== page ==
Dried Wild Arctic Herbs

Wildcrafted, handpicked herbs are a staple of our ancient food and medicine cabinet.  Despite what most people think, the Inupiaq Eskimo of northern Alaska diet actually was 40%.....almost half....berries, roots, and herbs.  Here is a page dedicated to sharing a bit of this knowledge with you.  Please enjoy researching these herbs for your use.

Tilaaqqiuq - Labrador tea - ledum palustre - now known as tomentosum

This low growing evergreen carpets our northern tundra in thick mats and is found in abundance.  Historically used in our culture to treat for for weak blood, colds, aches and pains, breathing troubles, tuberculosis, dizziness, stomach problems, sore throats, heartburn, kidney problems and even hangover.  It is the second most used medicinal herb in our culture.  It is also used to make a refreshing and stimulating tea, providing a energy kick similar to caffeine.  It is also used in the brewing of Gruit....though I have no experience personally with this interesting beer.

 *CAUTIONS* Labrador tea does contain ledol, a strong substance that can cause cramps and paralysis if in high enough doses (very high).  Avoid using more than a quarter of a teaspoon full of leaves and stem for each cup per person, I usually place a few leaves in hot water for a few minutes then remove them; do not boil in a lidded container or leave in boiling water for more than 10 minutes.  Do not drink cup after cup in rapid succession.  Avoid using if you have heart problems, are pregnant or are very young.  May raise blood sugar in those with diabetes. 



Sargiq - Caribou Leaf (aka Stinkweed) -  Artemisia Tilesii

This fragrant herb is perhaps the most used medicinal herb in our arctic culture.  It is used both internally and externally. The plants are often used in saunas in the interior of Alaska as switches.  Medicinal teas are brewed to help with colds, coughs, indesgestion, swollen joints, or just general malaise.  Externally it can be used in poultices salves and washes to help with hard to heal skin problems, like diaper rashes, sores, infections, and arthritis.  It is a general heal all.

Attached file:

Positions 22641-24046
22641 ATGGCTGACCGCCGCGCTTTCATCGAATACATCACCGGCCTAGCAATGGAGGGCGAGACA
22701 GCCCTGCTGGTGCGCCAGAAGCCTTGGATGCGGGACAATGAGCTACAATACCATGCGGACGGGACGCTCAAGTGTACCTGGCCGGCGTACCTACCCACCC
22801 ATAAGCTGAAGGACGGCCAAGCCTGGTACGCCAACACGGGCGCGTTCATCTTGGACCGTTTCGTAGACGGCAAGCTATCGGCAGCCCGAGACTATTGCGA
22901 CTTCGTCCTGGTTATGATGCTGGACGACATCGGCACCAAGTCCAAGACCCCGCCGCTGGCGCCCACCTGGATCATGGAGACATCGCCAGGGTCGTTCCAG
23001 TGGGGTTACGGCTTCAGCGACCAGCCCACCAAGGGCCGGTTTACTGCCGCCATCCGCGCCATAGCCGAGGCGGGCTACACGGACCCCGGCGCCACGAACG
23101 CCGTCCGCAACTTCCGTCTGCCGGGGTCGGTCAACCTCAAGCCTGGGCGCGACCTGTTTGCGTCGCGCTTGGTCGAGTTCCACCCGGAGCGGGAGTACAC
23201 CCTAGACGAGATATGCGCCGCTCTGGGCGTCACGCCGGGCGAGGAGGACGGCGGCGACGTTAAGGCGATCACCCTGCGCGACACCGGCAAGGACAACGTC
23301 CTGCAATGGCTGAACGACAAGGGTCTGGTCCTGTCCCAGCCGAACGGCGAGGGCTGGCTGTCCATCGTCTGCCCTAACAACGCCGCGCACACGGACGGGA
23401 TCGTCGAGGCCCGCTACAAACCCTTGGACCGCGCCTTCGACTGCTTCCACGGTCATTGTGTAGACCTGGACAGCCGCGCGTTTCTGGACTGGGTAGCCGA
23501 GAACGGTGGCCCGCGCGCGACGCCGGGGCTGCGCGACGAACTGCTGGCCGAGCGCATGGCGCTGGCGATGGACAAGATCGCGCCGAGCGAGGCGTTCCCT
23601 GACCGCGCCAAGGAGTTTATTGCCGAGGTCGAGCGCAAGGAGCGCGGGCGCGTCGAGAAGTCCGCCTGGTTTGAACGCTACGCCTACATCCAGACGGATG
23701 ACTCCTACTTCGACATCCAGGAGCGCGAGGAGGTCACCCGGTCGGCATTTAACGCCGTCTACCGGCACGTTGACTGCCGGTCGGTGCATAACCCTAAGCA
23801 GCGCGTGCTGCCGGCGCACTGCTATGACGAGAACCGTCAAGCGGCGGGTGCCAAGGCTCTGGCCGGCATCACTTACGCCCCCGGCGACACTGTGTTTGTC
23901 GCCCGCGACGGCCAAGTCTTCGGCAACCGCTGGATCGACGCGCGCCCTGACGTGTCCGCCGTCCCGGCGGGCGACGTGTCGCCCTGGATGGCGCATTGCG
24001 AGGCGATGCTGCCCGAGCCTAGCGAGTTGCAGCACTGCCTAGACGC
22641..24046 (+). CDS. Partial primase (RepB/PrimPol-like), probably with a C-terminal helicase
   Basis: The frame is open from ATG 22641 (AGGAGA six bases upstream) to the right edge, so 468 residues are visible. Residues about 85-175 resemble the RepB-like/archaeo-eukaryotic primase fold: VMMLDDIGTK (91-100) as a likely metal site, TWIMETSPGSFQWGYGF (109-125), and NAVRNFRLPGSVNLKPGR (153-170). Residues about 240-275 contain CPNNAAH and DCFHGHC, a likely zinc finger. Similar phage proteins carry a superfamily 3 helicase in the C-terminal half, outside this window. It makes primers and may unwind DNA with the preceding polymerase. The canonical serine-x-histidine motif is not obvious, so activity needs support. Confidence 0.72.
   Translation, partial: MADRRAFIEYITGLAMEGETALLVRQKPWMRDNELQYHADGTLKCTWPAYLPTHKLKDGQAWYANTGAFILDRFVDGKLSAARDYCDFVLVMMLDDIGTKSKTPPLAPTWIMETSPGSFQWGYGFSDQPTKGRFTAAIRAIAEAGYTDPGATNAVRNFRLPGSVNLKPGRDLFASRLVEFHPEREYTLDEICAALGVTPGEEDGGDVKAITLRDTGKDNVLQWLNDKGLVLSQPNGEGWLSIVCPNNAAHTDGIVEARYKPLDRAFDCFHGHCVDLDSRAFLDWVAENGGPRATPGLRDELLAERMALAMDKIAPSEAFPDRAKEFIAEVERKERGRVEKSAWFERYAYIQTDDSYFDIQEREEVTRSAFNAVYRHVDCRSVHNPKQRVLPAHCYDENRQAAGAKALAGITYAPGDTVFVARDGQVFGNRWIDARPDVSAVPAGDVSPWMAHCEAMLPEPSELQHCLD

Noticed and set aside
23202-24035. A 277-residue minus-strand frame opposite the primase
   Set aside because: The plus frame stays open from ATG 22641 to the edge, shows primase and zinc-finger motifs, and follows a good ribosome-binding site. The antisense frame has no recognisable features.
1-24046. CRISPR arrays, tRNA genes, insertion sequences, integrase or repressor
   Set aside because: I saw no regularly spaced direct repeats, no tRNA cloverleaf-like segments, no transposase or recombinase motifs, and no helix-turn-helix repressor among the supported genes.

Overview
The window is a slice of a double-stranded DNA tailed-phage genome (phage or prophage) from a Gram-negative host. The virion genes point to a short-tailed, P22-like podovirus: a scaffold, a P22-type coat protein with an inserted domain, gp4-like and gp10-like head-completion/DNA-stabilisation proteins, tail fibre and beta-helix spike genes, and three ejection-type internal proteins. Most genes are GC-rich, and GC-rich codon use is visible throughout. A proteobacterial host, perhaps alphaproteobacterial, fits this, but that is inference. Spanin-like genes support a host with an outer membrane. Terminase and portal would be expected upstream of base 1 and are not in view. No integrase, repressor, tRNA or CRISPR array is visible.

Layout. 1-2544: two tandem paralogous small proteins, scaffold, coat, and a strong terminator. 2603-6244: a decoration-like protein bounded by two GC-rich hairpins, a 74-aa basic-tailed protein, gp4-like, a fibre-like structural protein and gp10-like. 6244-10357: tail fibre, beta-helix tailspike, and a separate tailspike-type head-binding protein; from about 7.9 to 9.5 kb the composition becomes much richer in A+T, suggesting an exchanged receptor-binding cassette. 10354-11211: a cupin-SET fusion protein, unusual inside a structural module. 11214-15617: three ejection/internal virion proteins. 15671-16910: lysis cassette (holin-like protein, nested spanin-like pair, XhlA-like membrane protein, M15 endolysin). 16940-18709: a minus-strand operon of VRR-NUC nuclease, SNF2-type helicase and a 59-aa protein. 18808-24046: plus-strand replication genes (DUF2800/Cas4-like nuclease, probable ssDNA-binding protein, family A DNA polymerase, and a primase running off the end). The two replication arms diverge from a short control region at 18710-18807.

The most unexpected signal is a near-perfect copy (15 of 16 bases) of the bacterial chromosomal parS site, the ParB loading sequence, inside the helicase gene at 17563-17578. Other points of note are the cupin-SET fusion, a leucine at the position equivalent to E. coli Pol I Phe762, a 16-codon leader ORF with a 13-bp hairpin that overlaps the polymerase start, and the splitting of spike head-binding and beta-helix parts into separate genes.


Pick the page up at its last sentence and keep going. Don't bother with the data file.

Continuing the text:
It can also be used to fend off biting insects and moths.  It is often burned for that purpose here in the arctic. 

*CAUTIONS* Caribou leaf contains absinthol and can cause negative and serious side effects in high doses internally.  Also avoid if pregnant as it may stimulate the uterus. 



Akpik - Cloudberry Leaf   -  Rubus Chamaemorus

Cloudberries are the most beloved of all the plant foods here is the arctic, with their buttery citrus mango flavor and high vitamin content.  The leaves of the cloudberry are also revered by many around the world.  When brewed into a tea they calm the stomach and relax the mind.  The pale tea resulting from the leaves has a very fruity scent and is a rare experience. 


More herbs to come soon.....



All the information offered on uses of herbs are created for educational purposes only and should not be considered any sort of medical advice for anyone. All information and recommendations are not directly meant to diagnose, prescribe, treat, or cure any disease or illness. It is essential for every reader to always check with his or her physician or any qualified health care specialist prior to following any advice or taking any product mentioned on here. 

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